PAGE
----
The Barddas of Iolo Morganwg, Vol. I., ed. by J. Williams Ab Ithel, , at sacred-texts.com
Who was the first that obtained understanding respecting letters?
Adam first obtained it from God in Paradise, and his son, Abel the Innocent, learned it of his father. Cain the Murderer, Abel's brother, would have fame from the good things of the world, but Abel would not, except from sciences that were pleasing to God, and from understanding and learning relative to what God did or desired. Wherefore Cain envied his brother Abel, and slew him feloniously and treacherously. 2 Then the sciences, which Abel caused to be understood, were lost. After that, Adam had another son, whose name was Seth; and he taught him the knowledge of letters, and all other divine sciences. And to Seth was a son, whose name was Enos, who was educated by his father as a man of letters and praiseworthy sciences in respect of book and learning. It was Enos who was the first that made a book of record, for the purpose of preserving the memory of every thing beautiful, commendable, and good, that is, of what God the Creator did, and of his works in heaven and earth; and he enjoined this to man as a law and ordinance. 3 This knowledge was preserved by the posterity of Enos until the time of Noah the Aged; and when the water of the deluge had ceased, and the ship had come on dry land, Noah taught the knowledge of books, and all other sciences, to his son Japheth, and our nation, the Cymry, who were descended from Japheth, son of Noah the Aged, obtained this knowledge, and brought it with them to the Isle of Britain,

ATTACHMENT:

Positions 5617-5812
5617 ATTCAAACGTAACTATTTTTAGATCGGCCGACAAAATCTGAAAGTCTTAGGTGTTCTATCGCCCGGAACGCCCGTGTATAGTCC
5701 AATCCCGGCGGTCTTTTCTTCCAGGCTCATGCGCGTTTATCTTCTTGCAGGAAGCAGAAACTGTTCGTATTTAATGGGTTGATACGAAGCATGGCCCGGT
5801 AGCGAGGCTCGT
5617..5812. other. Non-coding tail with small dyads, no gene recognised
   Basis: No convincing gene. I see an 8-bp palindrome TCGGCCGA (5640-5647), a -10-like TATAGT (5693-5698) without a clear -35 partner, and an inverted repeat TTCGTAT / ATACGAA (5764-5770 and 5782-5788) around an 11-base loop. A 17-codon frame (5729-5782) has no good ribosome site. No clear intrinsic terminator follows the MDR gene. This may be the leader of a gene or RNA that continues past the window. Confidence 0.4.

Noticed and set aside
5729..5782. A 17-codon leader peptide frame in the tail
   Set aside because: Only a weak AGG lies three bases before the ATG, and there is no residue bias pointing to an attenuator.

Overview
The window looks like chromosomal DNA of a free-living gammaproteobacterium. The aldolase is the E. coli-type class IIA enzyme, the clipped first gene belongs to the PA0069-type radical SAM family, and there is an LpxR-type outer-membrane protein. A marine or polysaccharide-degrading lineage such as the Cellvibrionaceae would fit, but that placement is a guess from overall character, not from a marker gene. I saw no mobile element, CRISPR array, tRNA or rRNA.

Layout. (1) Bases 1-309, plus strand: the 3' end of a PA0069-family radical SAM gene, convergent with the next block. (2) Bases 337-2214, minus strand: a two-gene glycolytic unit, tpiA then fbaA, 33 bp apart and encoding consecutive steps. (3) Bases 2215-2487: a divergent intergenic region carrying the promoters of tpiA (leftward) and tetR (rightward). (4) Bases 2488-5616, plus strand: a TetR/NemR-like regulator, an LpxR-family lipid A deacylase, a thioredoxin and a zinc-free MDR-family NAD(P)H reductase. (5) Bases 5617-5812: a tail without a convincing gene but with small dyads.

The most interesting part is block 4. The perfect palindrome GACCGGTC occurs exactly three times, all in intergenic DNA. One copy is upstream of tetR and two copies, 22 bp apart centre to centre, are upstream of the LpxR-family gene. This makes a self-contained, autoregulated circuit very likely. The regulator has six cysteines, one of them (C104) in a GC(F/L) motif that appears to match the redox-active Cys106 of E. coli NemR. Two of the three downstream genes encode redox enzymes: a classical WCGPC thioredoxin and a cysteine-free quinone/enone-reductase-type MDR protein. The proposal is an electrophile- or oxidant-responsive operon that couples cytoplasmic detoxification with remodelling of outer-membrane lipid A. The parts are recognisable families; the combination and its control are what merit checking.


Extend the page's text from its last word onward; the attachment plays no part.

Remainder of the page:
p. 56 p. 57
and they maintained, amplified, and enlarged the sciences of book and learning, and placed them on record until Christ came in the flesh.
What were the first books that were first known to the nation of the Cymry, and what were their materials?
Wood, that is, trees, and that mode was called Coelbren, from which comes the Coelbren of the Bards, as it is still on record by the nation of the Cymry. There was no other mode of dealing with letters known to our nation before Christ came in the flesh.
Pray, my teacher, is it meet that thou shouldest show me orally the instruction how to make the Coelbren of the Bards, and the art that ought to belong to it?
I will show it, by the grace of God,--The Coelbren of the Bards is made with the genial wood of oak plants, split into four parts, that is, of greenwood as thick as a boy's wrist. These are hewn square, that is, into four sides, a cubit in length, their breadth and thickness being equal one to the other, namely the length of a barley corn, which is the third of an inch. After 1
55:2 p. 54 See Gen. iv.
55:3 The Eastern people have likewise certain traditions respecting Enos which are not recorded in the Holy Bible, such as, that Seth his father declared him sovereign prince and high-priest of mankind, next after himself; that Enos was the first who ordained public alms for the poor, established public tribunals for the administration of justice, and planted, or rather cultivated, the palm tree.
57:1 p. 56 The MS. breaks off abruptly here.